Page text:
Massachusetts Bankers Association - $125,000 - Statewide Credit Analyst apprenticeship to train and place 25 diverse individuals.
MassBioEd - $125,000 - Multiple apprenticeship programs in Life Sciences sector to train and place 50 individuals.
Northeast Advanced Manufacturing Consortium including Metro North, Merrimack, North Shore Workforce Boards - $893,666 - Statewide manufacturing apprenticeship effort to train and place 110 individuals.
Neighborhood Villages, Inc. - $750,000 for State-wide Early Education and Care Apprenticeship Business Development, Training and Placement to train and place 125 individuals statewide.
Pipefitters Local 537 - $100,000 - DEI-focused construction apprenticeship to train and place 116 individuals.
Quinsigamond Community College - $272,500 - Multi-Sector Pre-Apprenticeship and Apprenticeship Business Development, Training and Placement to train and place 68 apprentices.
UMass Boston Institute for Community Inclusion - $125,000 - Multi-sector apprenticeship pilot to train and place 25 individuals with disabilities.
WeReach - $200,000 - Cybersecurity apprenticeship to train and place 40 disadvantaged Boston residents
YMCA of Greater Boston - $225,000 - Childcare Teacher apprenticeship to train and place 45 individuals.
The Commonwealth of Massachusetts is continuing to accept applications for apprenticeship program funding for Fiscal Year 2024. For more information, visit www.commbuys.com.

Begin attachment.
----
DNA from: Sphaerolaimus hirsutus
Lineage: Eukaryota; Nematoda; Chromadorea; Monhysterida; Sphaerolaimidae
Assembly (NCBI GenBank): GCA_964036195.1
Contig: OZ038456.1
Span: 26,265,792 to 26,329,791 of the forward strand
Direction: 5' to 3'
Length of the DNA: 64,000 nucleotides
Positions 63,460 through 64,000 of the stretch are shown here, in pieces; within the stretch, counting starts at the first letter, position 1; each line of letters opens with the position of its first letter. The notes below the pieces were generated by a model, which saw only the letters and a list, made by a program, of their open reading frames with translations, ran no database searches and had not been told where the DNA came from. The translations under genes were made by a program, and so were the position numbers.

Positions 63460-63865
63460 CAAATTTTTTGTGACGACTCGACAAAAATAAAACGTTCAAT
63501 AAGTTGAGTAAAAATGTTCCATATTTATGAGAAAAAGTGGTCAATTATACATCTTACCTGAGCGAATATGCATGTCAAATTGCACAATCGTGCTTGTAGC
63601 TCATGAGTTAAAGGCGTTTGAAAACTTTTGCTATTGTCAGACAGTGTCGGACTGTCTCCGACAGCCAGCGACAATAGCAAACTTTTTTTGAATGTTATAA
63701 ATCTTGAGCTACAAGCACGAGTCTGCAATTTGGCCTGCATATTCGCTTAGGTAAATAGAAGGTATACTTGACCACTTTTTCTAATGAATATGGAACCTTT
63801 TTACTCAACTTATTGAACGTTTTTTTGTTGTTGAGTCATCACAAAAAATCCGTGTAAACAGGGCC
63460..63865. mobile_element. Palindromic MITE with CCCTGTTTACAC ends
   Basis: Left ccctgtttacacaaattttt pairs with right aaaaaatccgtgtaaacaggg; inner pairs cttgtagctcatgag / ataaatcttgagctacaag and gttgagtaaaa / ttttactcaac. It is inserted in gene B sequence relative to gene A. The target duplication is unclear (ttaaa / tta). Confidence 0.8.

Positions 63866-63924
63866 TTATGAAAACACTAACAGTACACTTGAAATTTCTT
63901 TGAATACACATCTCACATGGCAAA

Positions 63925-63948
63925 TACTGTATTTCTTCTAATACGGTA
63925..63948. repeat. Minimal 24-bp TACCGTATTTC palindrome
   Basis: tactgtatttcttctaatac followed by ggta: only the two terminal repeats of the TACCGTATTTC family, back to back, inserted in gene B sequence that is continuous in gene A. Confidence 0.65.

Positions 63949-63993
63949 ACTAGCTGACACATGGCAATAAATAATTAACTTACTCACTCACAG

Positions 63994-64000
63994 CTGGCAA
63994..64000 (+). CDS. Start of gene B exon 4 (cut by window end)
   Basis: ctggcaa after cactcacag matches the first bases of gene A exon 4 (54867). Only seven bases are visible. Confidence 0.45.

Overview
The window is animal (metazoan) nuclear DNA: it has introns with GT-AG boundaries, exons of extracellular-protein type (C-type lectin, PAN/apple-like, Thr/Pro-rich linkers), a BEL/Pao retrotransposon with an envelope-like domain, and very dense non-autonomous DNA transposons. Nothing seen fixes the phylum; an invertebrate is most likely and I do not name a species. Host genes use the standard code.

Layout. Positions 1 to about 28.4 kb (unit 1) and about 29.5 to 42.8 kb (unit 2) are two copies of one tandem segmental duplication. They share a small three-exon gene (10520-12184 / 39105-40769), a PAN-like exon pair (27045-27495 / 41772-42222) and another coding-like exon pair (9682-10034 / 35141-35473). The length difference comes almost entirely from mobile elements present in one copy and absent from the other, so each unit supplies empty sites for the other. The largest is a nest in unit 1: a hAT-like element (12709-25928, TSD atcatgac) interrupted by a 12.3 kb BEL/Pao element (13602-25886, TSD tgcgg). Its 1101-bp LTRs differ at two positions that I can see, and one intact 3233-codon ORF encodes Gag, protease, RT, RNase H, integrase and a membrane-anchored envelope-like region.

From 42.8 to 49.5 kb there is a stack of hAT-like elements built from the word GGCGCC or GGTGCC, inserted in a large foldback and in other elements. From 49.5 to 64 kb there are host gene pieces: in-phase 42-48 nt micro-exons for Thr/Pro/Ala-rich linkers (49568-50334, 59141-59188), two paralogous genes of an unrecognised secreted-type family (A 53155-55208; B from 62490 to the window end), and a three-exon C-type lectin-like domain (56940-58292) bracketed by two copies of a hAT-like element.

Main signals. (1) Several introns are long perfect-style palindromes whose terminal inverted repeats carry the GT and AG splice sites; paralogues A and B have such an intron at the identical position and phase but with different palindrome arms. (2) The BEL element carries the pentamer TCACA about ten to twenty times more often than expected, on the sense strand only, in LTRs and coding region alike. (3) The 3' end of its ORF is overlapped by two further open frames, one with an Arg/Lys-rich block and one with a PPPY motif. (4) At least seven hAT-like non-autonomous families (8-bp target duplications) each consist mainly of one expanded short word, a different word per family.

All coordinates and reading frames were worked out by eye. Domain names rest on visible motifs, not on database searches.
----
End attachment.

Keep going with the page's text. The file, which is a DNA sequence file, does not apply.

“In partnership with the National Electrical Contractors Association, the IBEW has a storied, 120-year history skilling up electricians to power Boston,” said IBEW Local 103 training director Chris Sherlock. “With this funding, our program will now train individuals from pre-apprenticeship to apprenticeship and lifelong learning as skilled technicians and electricians specializing in clean energy, helping evolve the sector and meet the growing demand for workers.”
“Thanks to these Registered Apprenticeship grants we are now able to expand the reach and scope of our workforce services by increasing the number of healthcare workers recruited right here in Western Massachusetts,” said MassHire Hampden County Workforce Board President & CEO David M. Cruise. “In partnership with Baystate Health, MHHCWB will train and upskill 55 new medical assistant apprentices and other essential healthcare professionals this year.”
“Through expanding partnerships in the field, we can provide comprehensive support to apprentices, enabling us to foster their professional growth while ensuring that classrooms remain open, and families continue to have access to the highest quality of care for their children. This initiative is not just about our agency; it is about cultivating a network across childcare agencies to meet the needs of our community in innovative ways,” said Maria Moeller, CEO of The Community Group. “The Registered Apprenticeship Program now offers an opportunity to remove barriers to careers in child care, ensuring that our children have confident, knowledgeable, and skilled teachers. It enables collaboration with other childcare programs, not only strengthening our own initiatives but also contributing to a collective solution for the entire community.”